25 Mar 2022

China-Solomons security deal 'very concerning' if true - Mahuta

5:33 pm on 25 March 2022

A security agreement between China and the Solomon Islands would be "very concerning" if genuine, Foreign Minister Nanaia Mahuta says.

- POOL -  Foreign Affairs Minister Nanaia Mahuta during the post-Cabinet press conference with Prime Minister Jacinda Ardern, Parliament, Wellington. 07 March, 2022.  NZ Herald photograph by Mark Mitchell

Photo: Pool / NZME

The Australian government has been expressing concern after a leaked draft of the agreement was published online by an advisor to the Malaita Provincial Government Premier Daniel Suidani.

It would allow China to deploy forces to protect Chinese personnel and major projects in the Islands, and make ship visits.

Australian trade minister Dan Tehan told the ABC the government was worried it could undermine the sovereignty of the Solomon Islands, and was "deeply concerning".

In a statement this afternoon, Mahuta said New Zealand's High Commissioner in Honiara would be raising concerns with the Solomons government, "and we will also be raising our concerns directly with China," she said.

"If genuine, this agreement would be very concerning. Such agreements will always be the right of any sovereign country to enter into, however developments within this purported agreement could destabilise the current institutions and arrangements that have long underpinned the Pacific region's security. This would not benefit New Zealand or our Pacific neighbours," she said.

Mahuta said Aotearoa and the Solomon Islands were long-standing partners including on security, and New Zealand maintained an active police and defence force presence there.

"We encourage all partners in the Pacific to be transparent with their actions and intentions, and encourage assistance to be targeted in a manner that enables inclusive and sustainable development and supports regional stability."

Pacific regional cooperation on security issues was enshrined in the Pacific Islands Forum's Biketawa Declaration, she said, and New Zealand strongly supported it.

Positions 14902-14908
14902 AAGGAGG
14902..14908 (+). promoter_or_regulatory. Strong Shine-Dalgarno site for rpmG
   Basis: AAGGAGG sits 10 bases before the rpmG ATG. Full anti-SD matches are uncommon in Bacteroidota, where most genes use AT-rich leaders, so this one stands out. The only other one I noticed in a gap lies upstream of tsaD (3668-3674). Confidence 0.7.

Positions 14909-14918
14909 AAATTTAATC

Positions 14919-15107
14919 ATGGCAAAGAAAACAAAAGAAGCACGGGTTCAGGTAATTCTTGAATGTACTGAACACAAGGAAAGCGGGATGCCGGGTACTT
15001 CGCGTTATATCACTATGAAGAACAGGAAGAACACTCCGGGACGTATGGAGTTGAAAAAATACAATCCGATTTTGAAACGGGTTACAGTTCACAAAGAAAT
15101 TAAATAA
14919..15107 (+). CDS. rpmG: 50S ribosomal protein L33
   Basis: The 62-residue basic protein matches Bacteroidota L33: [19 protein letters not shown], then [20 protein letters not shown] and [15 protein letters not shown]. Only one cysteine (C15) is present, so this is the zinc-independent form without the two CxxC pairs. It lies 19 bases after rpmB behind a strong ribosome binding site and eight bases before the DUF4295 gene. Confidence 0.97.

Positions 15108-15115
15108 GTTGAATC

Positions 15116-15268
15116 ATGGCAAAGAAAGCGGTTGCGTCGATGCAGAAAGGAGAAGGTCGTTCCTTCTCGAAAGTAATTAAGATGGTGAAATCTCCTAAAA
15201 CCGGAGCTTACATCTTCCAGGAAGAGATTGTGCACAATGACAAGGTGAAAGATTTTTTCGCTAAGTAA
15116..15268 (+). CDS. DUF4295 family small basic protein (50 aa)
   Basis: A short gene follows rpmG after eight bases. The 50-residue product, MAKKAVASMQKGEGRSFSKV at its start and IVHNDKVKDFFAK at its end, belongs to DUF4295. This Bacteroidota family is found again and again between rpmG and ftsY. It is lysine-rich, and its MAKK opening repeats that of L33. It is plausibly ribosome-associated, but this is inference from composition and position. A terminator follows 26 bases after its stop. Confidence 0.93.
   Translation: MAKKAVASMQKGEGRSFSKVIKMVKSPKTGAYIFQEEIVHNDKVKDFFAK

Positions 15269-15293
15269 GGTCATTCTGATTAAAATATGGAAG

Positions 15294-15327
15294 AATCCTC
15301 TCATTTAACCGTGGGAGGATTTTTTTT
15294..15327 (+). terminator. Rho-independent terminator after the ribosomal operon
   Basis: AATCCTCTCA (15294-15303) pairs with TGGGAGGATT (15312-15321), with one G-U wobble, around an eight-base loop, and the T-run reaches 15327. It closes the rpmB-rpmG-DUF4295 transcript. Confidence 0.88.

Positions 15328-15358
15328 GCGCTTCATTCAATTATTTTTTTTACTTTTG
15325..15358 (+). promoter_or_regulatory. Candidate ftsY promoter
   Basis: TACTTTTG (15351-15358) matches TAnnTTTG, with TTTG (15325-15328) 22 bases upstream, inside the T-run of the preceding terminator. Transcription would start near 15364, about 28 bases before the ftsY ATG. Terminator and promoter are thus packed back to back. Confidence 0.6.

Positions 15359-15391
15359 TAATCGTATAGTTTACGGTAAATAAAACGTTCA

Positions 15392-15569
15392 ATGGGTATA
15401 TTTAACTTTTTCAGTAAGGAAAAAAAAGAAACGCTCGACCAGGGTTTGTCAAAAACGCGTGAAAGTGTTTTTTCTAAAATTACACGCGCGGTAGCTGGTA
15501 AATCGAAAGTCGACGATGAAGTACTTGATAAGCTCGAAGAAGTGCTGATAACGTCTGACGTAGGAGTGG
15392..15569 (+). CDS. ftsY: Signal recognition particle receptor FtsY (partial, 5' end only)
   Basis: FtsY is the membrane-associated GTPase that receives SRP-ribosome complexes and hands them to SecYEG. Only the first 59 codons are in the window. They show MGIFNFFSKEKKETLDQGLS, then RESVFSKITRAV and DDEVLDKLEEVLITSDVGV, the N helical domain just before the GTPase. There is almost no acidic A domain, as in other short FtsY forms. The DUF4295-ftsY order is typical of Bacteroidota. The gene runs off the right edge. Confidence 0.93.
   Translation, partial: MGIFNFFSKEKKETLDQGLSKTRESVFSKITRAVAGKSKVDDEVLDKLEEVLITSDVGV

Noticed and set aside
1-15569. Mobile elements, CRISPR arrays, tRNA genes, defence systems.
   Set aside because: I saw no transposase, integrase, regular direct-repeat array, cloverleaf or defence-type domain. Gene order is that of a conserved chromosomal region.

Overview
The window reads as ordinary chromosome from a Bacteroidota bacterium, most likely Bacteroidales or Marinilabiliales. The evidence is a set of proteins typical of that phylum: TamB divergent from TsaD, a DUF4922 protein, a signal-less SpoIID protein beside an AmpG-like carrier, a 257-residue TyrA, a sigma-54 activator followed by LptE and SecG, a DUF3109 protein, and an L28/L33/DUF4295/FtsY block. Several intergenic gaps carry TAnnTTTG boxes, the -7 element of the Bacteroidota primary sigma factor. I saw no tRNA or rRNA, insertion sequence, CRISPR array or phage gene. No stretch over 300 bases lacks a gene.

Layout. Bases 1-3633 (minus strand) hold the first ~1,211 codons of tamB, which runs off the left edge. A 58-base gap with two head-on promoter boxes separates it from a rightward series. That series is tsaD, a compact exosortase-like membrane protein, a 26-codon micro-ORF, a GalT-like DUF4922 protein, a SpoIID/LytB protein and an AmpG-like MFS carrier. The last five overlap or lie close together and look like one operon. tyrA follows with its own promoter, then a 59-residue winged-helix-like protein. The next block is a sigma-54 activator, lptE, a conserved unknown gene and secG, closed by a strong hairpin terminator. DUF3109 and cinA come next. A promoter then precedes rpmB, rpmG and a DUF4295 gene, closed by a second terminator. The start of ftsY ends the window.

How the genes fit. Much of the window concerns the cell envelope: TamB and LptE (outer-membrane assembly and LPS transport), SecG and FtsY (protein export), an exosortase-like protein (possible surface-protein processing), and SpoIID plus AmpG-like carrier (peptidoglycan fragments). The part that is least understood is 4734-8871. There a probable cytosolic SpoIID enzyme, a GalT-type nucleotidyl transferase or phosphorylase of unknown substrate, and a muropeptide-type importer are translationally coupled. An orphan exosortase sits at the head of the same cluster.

"We will continue to work closely with all partners to advance the best interests of the Pacific region and New Zealand is focused on supporting long-term resilience outcomes in the Pacific, in line with Pacific priorities."

The ABC reported it had verified the document as genuine, but it was a draft and believed to not have been formally signed by both governments.

It was also unclear whether the document was what would be presented to the Solomon Islands' Cabinet.

Australia yesterday confirmed its Solomons International Assistance Force would remain in the country until the end of next year.

Massey University Defence and Security senior lecturer Dr Anna Powles told Checkpoint the document is real, with the chief of staff in the Solomon Islands confirming today that it is currently in draft form.

It has the potential to degrade and disrupt security in the Pacific region, she said.

"If the agreement in the current form, noting that it is likely to go through very vigorous discussions and there is increased pressure now given the exposure of the agreement, certainly in it's current form it is deeply concerning."

It is opaque but gives a clear idea of what China's strategic intentions are in the region, she said.

The concern is that it could morph into a military base, she said.

"Such a deal does raise wider concerns within the Pacific Islands region about increased militarisation and that's something both the New Zealand prime minister has mentioned previously, in the past, several years ago and that's something that will be of concern to other Pacfic Island countries as well."

Approaching it from a regional perspective through the Pacific Islands Forum is probably the best way to go, as is reinvesting in the Solomon Islands, she said.